6 Months After Parkland Shooting, N.H. Teens Advocate for Gun-Free School Zones
Students in Parkland, Florida started school today six months after a shooter killed 14 of their classmates and 3 adult teachers and coaches. A group of teenagers from around New Hampshire spent the day rallying for gun control measures in their own state.
The 25 students, who held a press conference followed by a march around the State House this morning, are part of what they call the "lockdown generation" -- kids who have grown up preparing for the possibility of a mass school shooting.
"We do these lockdown drills, sometimes we're told that they're not drills, and we're in these states of terror within our classrooms," Said Laila Ruffin, who graduated from Concord High School in June. "It's a part of who students are today."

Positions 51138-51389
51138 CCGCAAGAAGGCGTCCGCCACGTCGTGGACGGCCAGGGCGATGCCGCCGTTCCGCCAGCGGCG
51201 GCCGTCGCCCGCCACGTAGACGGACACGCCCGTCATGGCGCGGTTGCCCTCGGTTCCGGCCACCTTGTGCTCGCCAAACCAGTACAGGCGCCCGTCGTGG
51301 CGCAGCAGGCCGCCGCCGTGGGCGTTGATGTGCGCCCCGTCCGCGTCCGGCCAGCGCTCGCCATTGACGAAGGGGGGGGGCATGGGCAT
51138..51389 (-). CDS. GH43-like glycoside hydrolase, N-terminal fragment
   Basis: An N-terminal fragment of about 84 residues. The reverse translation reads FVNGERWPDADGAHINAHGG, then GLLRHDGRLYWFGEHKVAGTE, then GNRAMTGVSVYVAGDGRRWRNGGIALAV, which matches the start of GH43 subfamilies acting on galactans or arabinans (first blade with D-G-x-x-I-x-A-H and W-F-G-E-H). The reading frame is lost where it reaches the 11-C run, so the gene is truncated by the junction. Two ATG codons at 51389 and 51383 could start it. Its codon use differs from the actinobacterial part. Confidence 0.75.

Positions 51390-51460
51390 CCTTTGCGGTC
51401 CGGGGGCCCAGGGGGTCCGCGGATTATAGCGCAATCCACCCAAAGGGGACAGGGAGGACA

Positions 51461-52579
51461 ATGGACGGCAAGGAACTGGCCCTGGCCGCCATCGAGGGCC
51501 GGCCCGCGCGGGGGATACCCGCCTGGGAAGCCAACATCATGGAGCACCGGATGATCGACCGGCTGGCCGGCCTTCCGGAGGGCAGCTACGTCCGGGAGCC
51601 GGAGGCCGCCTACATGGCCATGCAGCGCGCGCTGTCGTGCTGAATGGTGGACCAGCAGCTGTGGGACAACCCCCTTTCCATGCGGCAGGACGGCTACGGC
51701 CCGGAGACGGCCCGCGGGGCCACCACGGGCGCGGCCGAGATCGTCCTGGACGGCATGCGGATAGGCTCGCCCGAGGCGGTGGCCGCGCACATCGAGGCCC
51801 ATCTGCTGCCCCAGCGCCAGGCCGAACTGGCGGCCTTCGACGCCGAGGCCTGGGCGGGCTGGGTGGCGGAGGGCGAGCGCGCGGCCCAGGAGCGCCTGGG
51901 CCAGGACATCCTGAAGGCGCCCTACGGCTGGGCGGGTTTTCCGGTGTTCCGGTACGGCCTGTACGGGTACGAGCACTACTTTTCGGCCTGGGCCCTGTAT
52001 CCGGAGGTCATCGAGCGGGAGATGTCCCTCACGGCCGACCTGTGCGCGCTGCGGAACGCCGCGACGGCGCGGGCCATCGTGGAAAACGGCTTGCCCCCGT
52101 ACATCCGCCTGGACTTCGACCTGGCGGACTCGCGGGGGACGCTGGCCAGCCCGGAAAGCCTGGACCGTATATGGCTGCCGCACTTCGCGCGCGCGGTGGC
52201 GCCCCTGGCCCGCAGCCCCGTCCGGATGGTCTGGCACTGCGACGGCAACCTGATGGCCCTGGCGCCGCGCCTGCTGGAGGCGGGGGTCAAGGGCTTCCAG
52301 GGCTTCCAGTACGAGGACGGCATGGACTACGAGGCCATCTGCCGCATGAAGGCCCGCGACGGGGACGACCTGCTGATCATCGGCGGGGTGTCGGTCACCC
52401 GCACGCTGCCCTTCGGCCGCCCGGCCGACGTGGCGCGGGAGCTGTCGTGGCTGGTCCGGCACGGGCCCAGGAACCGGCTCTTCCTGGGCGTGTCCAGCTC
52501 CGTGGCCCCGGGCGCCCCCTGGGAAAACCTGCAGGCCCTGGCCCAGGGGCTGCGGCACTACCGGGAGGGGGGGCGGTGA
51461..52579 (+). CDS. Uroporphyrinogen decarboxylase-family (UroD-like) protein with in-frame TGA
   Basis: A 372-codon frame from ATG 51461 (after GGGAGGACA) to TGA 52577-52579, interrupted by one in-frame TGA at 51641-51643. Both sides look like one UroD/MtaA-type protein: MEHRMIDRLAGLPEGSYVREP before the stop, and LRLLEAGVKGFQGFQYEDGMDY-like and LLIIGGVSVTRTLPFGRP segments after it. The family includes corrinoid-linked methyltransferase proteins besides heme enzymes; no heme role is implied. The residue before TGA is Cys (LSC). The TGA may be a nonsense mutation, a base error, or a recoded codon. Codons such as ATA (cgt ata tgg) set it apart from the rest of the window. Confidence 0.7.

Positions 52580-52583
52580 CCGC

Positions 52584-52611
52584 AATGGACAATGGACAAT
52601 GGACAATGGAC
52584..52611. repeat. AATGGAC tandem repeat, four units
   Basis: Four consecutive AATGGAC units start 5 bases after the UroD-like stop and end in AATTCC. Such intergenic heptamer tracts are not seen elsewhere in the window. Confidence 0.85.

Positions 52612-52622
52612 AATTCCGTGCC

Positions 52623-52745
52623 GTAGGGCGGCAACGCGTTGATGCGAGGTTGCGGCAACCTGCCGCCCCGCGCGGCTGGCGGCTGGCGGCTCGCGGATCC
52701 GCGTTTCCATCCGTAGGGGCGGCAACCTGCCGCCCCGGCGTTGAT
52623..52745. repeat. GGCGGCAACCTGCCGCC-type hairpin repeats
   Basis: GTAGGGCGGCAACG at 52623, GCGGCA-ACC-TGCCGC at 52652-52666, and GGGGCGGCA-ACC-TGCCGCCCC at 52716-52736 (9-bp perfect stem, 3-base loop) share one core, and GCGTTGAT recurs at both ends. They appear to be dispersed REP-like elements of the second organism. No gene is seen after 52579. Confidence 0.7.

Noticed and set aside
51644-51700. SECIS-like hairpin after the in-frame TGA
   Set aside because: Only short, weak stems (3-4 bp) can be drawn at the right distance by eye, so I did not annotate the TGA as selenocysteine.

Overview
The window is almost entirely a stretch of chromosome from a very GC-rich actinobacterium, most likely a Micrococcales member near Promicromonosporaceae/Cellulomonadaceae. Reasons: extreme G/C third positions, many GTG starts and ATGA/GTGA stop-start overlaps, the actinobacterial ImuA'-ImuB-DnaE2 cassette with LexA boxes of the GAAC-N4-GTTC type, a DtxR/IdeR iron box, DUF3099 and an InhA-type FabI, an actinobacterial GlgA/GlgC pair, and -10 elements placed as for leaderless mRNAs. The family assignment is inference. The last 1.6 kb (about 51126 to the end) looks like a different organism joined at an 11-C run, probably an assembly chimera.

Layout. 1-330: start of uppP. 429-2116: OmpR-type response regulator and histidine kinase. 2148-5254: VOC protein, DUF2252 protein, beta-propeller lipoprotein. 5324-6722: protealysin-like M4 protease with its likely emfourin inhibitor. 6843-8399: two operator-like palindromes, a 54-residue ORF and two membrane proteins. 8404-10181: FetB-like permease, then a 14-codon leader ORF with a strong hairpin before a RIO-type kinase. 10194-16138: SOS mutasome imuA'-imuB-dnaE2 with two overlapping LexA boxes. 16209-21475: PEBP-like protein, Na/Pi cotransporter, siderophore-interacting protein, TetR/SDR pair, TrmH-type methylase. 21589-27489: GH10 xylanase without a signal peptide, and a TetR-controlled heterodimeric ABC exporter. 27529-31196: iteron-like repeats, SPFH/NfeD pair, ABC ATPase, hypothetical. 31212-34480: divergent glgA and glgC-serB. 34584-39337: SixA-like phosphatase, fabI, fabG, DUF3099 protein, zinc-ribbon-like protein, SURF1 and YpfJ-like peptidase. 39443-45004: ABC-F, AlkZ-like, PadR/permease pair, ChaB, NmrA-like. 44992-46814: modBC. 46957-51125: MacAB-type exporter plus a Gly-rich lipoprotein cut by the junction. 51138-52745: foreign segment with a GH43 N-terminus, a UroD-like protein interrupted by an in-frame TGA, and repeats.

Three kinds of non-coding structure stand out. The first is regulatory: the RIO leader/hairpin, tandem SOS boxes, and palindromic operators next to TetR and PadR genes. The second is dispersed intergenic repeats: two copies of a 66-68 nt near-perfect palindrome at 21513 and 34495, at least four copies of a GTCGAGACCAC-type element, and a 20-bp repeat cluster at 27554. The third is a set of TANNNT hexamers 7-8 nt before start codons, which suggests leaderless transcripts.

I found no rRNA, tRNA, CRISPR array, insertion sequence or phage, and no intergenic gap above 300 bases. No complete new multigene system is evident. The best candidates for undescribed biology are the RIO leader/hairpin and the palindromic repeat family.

Ruffin came to urge lawmakers to allow New Hampshire towns to ban guns from public school property.
"When you don't have a gun-free school zone you can't ask a person to leave or physically take action until they start firing," Ruffin said.
Alan Rice of the New Hampshire Firearms Coalition believes that banning guns would make schools more vulnerable to gun voilence, not less.
"When we look at mass shootings across America, they occur in gun free zones," Rice said. "Parkland, Florida has an absolute ban on anyone carrying a gun in a school."
The New Hampshire State Senate struck down legislation that would have allowed gun-free school zones along party lines in March. A similar bill could be filed after a newly elected legislature takes office in November.
Unlike most of the teen activists at today's rally, Ruffin is old enough to vote in this year's state elections. And she says that gun control will be on her mind.
"It's probably one of the top issues that I'll be looking into with candidates," Ruffin said.